Kinder Morgan’s proposed twinning of the Trans Mountain oil pipeline through the Lower Mainland looks more likely with the B.C. Liberals staying in power than if the NDP had won Tuesday’s election.
NDP leader Adrian Dix had vowed to block a big increase in oil tanker exports from Metro Vancouver.
His reversal of a previous pledge to wait for a formal project application became a major campaign issue.
Speaking to reporters Wednesday, Premier Christy Clark said she believed the TV debate was the turning point of the campaign for the Liberal rebound and that the NDP’s Kinder Morgan position was a factor.
Clark said voters weren’t impressed by “the idea that you’re going to say ‘No’ to economic development before you even see it.”
She stressed the province will put any Kinder Morgan proposal to the same requirements as the planned Enbridge Northern Gateway pipeline to Kitimat, including world-leading safeguards against ocean and land spills as well as a substantial share of benefits for B.C.’s risk.
“The five conditions aren’t going to change,” Clark said. “Any expansion of heavy oil is going to have to meet those five conditions.”
The Trans Mountain pipeline from northern Alberta to Burnaby has operated for more than 50 years but Kinder Morgan wants to nearly triple its flow to 890,000 barrels per day, resulting in many more oil tankers plying Vancouver harbour.
Another issue that awaits Clark’s new government will be what to do with TransLink.
Metro Vancouver mayors have demanded a major reform of the transportation authority’s governance structure.
The NDP had promised to restore control to locally elected representatives, while the Liberals said on the campaign trail there was more right than wrong with TransLink’s current structure.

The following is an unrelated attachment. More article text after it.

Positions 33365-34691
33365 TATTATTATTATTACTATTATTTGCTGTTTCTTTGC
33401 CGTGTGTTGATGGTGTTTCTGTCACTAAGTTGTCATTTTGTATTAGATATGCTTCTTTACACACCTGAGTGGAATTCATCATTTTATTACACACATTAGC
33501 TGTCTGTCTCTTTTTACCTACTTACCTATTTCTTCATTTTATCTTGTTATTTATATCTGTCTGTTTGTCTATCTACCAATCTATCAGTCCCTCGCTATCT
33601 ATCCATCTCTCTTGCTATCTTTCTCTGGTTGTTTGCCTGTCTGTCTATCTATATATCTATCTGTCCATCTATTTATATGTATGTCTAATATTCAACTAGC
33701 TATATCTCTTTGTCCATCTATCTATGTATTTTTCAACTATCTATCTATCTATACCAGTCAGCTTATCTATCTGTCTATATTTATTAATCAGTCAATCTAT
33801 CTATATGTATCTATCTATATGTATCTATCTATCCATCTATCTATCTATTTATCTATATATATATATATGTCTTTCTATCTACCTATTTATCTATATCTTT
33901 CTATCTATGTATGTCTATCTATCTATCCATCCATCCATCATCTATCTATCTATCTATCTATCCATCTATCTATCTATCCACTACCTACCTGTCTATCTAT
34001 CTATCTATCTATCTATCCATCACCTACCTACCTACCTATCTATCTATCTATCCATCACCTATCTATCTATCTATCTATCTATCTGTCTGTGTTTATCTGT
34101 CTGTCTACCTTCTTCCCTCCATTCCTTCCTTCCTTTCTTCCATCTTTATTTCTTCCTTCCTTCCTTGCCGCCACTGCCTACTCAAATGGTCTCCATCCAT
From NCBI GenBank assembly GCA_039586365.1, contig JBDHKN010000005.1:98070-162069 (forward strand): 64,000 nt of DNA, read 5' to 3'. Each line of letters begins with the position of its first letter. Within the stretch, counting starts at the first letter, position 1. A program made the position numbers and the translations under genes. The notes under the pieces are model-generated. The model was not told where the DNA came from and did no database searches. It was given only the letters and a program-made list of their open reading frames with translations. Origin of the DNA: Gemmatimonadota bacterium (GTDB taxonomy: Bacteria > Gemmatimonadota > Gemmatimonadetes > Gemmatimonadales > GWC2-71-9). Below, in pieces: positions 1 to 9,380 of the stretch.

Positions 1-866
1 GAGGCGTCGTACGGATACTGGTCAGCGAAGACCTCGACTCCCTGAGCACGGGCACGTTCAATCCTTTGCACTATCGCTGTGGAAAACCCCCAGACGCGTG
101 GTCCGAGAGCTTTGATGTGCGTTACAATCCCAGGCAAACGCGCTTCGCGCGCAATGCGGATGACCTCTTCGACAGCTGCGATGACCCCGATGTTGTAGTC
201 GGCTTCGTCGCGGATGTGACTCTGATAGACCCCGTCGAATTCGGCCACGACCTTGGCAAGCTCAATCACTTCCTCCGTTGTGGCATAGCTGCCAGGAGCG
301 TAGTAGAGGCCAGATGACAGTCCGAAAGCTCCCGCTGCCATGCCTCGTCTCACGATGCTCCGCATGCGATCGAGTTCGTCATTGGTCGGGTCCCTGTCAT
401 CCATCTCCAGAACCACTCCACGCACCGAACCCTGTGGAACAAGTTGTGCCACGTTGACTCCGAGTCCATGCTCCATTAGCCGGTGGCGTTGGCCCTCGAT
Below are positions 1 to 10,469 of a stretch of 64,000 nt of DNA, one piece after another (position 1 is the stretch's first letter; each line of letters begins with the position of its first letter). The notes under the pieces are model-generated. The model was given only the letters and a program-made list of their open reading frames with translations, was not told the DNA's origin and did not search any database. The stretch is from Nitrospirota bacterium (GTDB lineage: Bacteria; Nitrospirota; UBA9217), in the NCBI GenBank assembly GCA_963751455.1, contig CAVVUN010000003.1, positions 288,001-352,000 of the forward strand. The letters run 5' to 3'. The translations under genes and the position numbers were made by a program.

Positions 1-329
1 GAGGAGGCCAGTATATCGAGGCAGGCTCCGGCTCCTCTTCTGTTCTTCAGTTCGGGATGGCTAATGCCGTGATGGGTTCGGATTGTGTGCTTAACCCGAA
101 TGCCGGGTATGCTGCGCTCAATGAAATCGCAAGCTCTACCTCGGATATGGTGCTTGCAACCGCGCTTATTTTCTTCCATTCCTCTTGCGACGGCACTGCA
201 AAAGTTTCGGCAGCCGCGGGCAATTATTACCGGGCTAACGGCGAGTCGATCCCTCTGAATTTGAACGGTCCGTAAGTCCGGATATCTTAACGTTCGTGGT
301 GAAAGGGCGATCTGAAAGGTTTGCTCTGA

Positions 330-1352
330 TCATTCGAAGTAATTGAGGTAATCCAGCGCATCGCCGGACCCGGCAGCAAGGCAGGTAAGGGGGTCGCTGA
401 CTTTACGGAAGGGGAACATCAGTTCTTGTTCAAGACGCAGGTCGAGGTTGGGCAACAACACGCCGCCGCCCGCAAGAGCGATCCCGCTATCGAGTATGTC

But the bigger issue for transit users is how billions of dollars will be raised to build major rapid transit extensions in Surrey and Vancouver.
Mayors have sought various new revenue tools for TransLink, from an annual vehicle levy to a small new regional sales tax.
Langley City Mayor Peter Fassbender, who had served as vice-chair of the TransLink mayors’ council, is the newly elected Liberal MLA for Surrey-Fleetwood, the riding that a new SkyTrain line could pass through on the way to Langley.
He said better transportation south of the Fraser will be a priority and the government will work to clarify its vision for TransLink.
Fassbender also chided his nemesis on the mayors’ council – Burnaby Mayor Derek Corrigan – for fomenting opposition to the Liberals in civic circles.
“Derek Corrigan, on the mayors’ council for the last year, year and a half, said ‘the Liberals are toast, they’re done, it’s over. We’re going to have a new government.’ And we do have a new government,” Fassbender said, adding it’s time for all local leaders to now work together.
Surrey Mayor Dianne Watts and other regional leaders have said some form of road pricing or broad-based tolling would be the best way to refinance TransLink for the long term.
Clark, however, ruled out new tolls on existing bridges or roads during the campaign.
It remains unclear how her government will pay for major new bridge projects – such as the promised replacements of the Massey Tunnel and Pattullo Bridge – if not through more tolls.
Other contentious decisions in the Lower Mainland that will be up to Clark’s new government include:
– Approval of a Metro Vancouver plan, still in the works, to build a new waste-to-energy incinerator.
– Approval of a new jet fuel pipeline to Vancouver airport that would bring tankers into the mouth of the Fraser River.
– Whether to support or oppose further expansion of Port Metro Vancouver, from a new coal export terminal in Surrey to a massive increase in container handling at Deltaport.